Corsair follows competitor Enermax and presents a compatibility list for its power supplies. The units support Intel’s new power saving modes in processor architecture Haswell. This comes after reports of stability problems at extremely low currents, something that is not a problem for Corsair.
Before the launch of Intel’s new processor architecture Haswell reports surfaced stating that the new energy saving modes will put a new level of load on power supplies. The new modes C6 and C7 will lower the currents to merely 0.05 Ampere, which is one tenth of what the latest ATX specification and Intel’s Ivy Bridge architecture requires.
Power supplies that cannot maintain current this low, which results in a load of only 0.5 watt, may get problems with over- and undervoltage protections triggering, and shut down.
There was talk about some power supplies, especially those with cheaper components, not being able to deliver the currents required, but this has made power supply makers step up and present compatibility lists for their respective power supplies, as has Corsair.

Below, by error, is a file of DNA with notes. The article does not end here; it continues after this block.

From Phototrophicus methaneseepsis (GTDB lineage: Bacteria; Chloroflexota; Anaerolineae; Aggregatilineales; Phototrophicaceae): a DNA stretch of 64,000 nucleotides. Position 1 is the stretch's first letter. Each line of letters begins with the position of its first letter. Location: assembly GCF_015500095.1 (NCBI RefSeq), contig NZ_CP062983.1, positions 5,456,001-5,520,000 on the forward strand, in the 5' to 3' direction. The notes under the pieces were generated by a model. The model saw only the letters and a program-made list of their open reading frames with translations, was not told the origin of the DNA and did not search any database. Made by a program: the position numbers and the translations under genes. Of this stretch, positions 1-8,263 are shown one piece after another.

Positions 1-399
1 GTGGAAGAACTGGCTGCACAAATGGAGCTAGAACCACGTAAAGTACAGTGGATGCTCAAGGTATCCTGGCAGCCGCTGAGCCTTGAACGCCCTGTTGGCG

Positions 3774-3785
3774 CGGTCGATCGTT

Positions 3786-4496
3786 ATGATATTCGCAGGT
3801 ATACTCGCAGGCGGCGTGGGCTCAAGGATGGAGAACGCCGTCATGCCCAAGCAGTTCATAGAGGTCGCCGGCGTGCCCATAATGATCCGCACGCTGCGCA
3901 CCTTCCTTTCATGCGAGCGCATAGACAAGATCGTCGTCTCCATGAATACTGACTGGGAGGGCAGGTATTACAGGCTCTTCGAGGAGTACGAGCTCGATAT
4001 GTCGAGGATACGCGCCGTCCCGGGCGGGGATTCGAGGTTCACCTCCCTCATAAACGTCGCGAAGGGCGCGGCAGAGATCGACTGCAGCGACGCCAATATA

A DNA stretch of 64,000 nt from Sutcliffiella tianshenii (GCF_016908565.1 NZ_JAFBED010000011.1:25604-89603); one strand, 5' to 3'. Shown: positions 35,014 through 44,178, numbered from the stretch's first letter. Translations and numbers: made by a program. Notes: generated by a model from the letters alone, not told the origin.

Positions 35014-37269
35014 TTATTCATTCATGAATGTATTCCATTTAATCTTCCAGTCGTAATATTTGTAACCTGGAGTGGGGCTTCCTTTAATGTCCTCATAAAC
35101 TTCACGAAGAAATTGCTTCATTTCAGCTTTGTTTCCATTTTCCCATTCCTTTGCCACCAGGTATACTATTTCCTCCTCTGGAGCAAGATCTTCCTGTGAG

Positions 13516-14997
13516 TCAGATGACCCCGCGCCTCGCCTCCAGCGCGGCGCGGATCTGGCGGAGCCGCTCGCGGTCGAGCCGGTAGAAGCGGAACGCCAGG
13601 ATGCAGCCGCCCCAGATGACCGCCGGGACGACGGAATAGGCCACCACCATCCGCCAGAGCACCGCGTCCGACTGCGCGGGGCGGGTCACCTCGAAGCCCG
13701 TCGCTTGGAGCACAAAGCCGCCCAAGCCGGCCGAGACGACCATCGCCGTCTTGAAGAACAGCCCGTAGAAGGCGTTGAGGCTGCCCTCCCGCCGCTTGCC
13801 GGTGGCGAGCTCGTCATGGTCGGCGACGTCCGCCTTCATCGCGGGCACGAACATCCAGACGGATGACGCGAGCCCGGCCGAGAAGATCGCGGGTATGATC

”Corsair utilizes this DC to DC technology in most of their power supplies. Starting with the CX750 and CX750M and moving all of the way through the GS Series, TX and TX-M Series, the HX Series, both the AX Series Gold and AX Series Platinum, and the new AXi Series. So whatever your budget, if you choose Intel’s new Haswell processor and wish to utilize the new, low power C7 sleep state, Corsair has a power supply for you.” – Corsair in a blogpost.
The memory and power supply maker have tested a big portion of its assortment and says that power supplies with DC/DC conversion for +5 volt and +3.3 volt will work in all scenarios. Corsair is currently testing all of its power supplies to confirm that they work with Intel’s new power saving modes in Haswell and have already verified a lot of the models.
As a result of the uncertainty surround all of this (not Corsair specifically), motherboard makers have decided to make the new modes optional with settings in uefi/bios and in notebooks and factory built systems the power supplies will already have been tested to work with the new processors.